Sunday, July 22 2018


An affair can cost you more than your marriage

Update: March, 19/2013 - 09:06

"Don't go looking for pancakes when you have flapjacks at home!"

These wise words designed to dissuade husbands or wives from committing adultery is no longer enough it seems, at least for the government, which plans to impose a fine of VND1 million (US$48) on anyone caught playing away.

The fine is part of a draft document from the Ministry of Justice, now open for further comments from the public, which is expected to come into effect by July if approved.

The fine is actually double that of the current penalty, which has been in place for 12 years and is often criticised for being too low to discourage extramarital affairs – assuming a spouse is motivated by money and not the sanctity of marriage.

According to a national study on family matters in 2011, adultery ranked second among reasons for divorce in Viet Nam, accounting for 26 per cent of cases, so clearly there is a precedent here.

The top reason, for the curious among you, is a "conflict of lifestyle", which benefited perhaps from being decidedly vague and dubious to claim 27.7 per cent of the share.

We welcome the good intentions of the ministry in trying to prevent adultery, but will the passions of lust be quelled by a fine which is merely enough to buy 30 bowls of pho?

It seems neither love nor law will prevent some Vietnamese from jumping the fence.

Now, we finally understand why there are so many divorces!

Be careful what you wish for

A young actor in HCM City hoped to cause a stir by posting pictures in a local newspaper of his unusually-furnished house.

Instead of chandeliers and Swiss clocks, the budding thespian had adorned his walls with the carcasses of exotic wild animals, including a tiger skin, a panther skin, bull horns and deer heads.

In Viet Nam, it is usually the preserve of rich people to own such rare, precious and costly objects for home decoration, and the woefully misguided souls are usually proud of their neatly-arrange abattoirs.

The public is in shock. And so is the Wildlife Conservation Society, which has asked the police agency to verify the origin of these rare beasts. The society also wants to investigate the legality of the furniture which is suspected to have precious parts of protected wild animals embedded as ornaments.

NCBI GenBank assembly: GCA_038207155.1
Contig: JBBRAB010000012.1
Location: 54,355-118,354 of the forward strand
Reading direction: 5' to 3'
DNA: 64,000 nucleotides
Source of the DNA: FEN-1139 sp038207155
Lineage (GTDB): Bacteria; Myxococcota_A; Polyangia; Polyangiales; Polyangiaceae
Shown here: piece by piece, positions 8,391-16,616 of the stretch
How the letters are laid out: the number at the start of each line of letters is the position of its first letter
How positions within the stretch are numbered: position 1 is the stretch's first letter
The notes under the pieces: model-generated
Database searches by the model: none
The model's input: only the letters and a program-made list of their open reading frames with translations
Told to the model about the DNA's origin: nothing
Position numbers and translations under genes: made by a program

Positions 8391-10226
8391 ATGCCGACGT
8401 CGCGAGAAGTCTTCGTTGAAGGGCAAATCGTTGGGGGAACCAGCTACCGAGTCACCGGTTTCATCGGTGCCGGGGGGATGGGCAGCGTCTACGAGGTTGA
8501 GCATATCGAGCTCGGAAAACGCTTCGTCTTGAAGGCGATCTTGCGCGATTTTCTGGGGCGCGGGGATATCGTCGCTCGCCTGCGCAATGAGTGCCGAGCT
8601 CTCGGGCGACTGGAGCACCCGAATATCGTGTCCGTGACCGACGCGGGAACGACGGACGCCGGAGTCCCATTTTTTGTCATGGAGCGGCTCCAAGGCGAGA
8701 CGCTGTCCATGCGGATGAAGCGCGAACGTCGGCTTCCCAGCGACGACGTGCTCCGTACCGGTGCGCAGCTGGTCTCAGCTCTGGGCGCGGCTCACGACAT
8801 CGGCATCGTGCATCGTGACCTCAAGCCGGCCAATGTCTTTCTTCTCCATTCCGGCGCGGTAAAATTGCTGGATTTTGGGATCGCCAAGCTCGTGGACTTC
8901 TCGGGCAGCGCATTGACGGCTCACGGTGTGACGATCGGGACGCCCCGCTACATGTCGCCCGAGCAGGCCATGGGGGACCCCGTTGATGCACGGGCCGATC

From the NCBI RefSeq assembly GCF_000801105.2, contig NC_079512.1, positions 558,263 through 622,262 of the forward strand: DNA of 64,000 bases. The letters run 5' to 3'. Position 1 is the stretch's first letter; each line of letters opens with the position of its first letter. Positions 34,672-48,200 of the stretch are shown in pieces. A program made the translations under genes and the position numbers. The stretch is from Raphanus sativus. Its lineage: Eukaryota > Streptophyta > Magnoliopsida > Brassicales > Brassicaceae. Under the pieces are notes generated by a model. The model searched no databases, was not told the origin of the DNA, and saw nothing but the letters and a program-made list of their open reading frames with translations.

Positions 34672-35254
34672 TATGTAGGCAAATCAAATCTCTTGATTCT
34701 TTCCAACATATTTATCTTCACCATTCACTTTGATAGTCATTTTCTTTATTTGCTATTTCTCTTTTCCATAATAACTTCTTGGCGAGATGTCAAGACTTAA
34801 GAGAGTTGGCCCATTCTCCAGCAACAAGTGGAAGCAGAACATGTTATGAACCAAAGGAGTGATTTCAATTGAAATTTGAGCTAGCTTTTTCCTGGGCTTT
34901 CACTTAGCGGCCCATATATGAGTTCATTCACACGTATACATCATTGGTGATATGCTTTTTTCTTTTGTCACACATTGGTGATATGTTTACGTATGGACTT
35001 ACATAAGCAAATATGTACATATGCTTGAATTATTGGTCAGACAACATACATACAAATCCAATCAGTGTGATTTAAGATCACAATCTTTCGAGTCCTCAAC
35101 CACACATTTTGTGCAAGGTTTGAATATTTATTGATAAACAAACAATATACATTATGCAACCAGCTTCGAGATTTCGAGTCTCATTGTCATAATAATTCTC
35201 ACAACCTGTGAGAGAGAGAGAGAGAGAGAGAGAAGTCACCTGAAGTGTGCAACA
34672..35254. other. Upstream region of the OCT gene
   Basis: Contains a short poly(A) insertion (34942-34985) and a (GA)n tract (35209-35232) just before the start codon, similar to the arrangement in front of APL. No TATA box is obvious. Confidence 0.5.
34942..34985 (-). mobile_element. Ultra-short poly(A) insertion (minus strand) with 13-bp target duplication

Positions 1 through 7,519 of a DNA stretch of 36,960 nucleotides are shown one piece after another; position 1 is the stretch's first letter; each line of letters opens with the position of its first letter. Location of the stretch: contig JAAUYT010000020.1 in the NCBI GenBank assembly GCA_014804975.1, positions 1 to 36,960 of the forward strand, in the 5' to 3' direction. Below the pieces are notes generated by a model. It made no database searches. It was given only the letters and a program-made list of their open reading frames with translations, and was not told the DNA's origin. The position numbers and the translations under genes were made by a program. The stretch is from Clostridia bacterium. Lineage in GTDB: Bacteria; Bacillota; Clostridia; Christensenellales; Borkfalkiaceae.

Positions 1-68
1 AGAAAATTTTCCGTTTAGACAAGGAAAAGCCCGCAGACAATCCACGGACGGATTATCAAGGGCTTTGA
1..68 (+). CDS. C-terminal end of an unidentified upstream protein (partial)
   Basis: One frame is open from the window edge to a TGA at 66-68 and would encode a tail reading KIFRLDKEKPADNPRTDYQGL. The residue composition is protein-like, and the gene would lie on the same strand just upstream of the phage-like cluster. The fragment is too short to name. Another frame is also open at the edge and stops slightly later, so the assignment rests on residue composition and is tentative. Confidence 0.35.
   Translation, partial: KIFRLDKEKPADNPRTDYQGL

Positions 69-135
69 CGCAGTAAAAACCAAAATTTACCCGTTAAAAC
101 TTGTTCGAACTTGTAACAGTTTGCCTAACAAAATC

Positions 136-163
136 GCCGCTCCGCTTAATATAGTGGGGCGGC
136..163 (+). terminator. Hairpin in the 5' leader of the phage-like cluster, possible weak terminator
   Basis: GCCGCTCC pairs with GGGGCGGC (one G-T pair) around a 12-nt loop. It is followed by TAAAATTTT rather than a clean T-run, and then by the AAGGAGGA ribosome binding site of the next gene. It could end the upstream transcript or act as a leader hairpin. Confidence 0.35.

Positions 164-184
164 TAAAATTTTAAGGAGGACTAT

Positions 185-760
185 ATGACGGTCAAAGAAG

Perhaps the boy will think twice next time he wants to act out and garner attention.

Named and shamed

A restaurant named Golden Sand (Cat Vang) in central Binh Thuan Province's Phan Thiet City hit the headlines recently after it was found to be refusing service to Vietnamese customers.

The restaurant is nestled in the heart of one of Viet Nam's most popular attractions, boasting beautiful beaches and serving as a haven to swathes of foreign visitors, especially those from Russia.

But this warm welcome doesn't always extend to Vietnamese visitors.

After a local customer was refused service, the restaurant's owner was asked to explain himself to local authorities. The owner admitted he had not accepted Vietnamese customers for roughly three years, having had little success in his previous dealings with them.

The public was outraged by such discrimination. It seemed the restauranteur had forgotten the most important rule of business: putting customers first!

Thankfully, a meeting was convened two weeks later with the aim of sharing experiences in customer care among local tourism businessmen, having been arranged at the behest of the provincial People's Committee.

At the meeting, the restaurant's owner expressed words of apology to the local community, with both sides emerging somewhat bruised from the encounter.

But the pain didn't stop there, as the provincial culture and tourism department ordered him to repeat his apology to the mass media and future customers.

We look forward to receiving his apology. Better late than never! — VNS

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